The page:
South Sudan's Kiir visits Sudan to ease 'tense' relations

Kiir's third visit to Khartoum since the Christian majority south split from the Muslim north in 2011.

KHARTOUM - South Sudanese President Salva Kiir arrived Wednesday in Sudan for a two-day visit aimed at resolving border disputes and addressing mutual accusations of supporting rebels in each other's territory.
It is Kiir's third visit to Khartoum since the Christian majority south split from the Muslim north in 2011 after a 22-year civil war that killed hundreds of thousands.
Kiir was received by his Sudanese counterpart President Omar al-Bashir at Khartoum airport.
"This visit is aimed at normalising the relations between the two countries which have been tense," South Sudanese Information Minister Michael Makuei told reporters, adding the two leaders will decide on a roadmap to improve bilateral ties.
"The two countries should cooperate in the interests of their people as they are all one people in two countries."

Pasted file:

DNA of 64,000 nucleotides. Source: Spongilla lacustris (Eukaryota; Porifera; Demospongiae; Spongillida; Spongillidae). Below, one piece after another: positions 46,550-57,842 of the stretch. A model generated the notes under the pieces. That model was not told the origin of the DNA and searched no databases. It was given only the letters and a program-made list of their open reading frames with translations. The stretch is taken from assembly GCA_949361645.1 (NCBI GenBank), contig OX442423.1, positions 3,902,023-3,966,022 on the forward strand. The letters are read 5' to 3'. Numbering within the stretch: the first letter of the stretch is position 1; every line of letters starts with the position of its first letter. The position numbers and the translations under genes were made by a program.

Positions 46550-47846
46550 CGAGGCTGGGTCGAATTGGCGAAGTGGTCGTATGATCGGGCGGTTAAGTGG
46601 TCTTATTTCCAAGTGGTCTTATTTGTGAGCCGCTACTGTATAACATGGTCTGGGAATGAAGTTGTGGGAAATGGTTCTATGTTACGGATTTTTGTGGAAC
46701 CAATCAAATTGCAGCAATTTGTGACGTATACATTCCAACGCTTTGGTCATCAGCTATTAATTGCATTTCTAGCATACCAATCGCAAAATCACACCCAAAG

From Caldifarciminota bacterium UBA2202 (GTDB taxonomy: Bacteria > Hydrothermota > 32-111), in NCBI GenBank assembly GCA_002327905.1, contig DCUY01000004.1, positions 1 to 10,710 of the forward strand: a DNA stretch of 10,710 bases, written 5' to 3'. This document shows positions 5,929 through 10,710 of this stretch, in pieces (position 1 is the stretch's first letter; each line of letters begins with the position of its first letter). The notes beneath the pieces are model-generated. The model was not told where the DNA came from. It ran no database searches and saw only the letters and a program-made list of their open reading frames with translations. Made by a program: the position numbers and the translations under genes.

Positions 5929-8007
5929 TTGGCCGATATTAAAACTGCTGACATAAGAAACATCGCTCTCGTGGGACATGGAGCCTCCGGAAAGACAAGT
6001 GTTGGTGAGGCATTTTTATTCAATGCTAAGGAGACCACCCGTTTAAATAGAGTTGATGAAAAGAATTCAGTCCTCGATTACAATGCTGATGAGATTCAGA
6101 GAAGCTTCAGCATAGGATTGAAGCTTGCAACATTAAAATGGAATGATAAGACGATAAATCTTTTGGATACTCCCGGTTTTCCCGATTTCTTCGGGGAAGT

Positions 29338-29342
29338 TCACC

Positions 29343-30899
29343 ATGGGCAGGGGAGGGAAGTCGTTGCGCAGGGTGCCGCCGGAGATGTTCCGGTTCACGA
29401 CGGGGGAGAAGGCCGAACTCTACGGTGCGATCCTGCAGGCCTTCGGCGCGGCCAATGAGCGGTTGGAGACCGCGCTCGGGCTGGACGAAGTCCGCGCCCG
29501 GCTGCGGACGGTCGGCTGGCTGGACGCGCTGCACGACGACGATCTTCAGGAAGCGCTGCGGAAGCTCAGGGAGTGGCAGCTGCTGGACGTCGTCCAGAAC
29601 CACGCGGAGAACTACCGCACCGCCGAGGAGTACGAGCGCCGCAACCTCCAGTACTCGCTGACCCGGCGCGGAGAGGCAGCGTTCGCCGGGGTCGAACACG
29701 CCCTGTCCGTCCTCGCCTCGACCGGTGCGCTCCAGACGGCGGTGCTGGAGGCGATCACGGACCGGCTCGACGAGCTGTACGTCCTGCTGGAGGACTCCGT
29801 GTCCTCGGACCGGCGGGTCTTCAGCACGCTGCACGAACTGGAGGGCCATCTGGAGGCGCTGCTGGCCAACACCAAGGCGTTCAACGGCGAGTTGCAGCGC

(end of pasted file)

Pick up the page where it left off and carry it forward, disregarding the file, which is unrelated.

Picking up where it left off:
His Sudanese counterpart Ahmed Bilal said the visit aims to "establish security and stability in the two countries".
Officials say Kiir will hold talks with Bashir and other senior Sudanese officials to thrash out several unresolved issues between the two countries.
Border rows, economic issues such as Juba's payments for the use of an oil export pipeline through Sudan and building a buffer zone along the frontier are among the expected topics of discussions when the two leaders meet.
Officials will also attempt to address tensions over alleged support for insurgents.
Sudan has regularly accused its neighbour of aiding rebels in its war-torn Darfur, Blue Nile and South Kordofan regions.
Juba has often accused Khartoum of aiding Kiir's opponent and former deputy Riek Machar in South Sudan's ongoing civil war.
Tens of thousands of people have died in South Sudan and millions more have been driven from their homes since the war erupted in the world's youngest country in December 2013.
More than 450,000 South Sudanese refugees have poured into Sudan since the war broke out, the United Nations says. Khartoum estimates they number 1.3 million.
Several senior South Sudanese officials have regularly visited Khartoum while Kiir himself previously visited in 2015.
A South Sudanese delegation of senior officials had already arrived in Khartoum a few days earlier for preliminary meetings ahead of Kiir's arrival.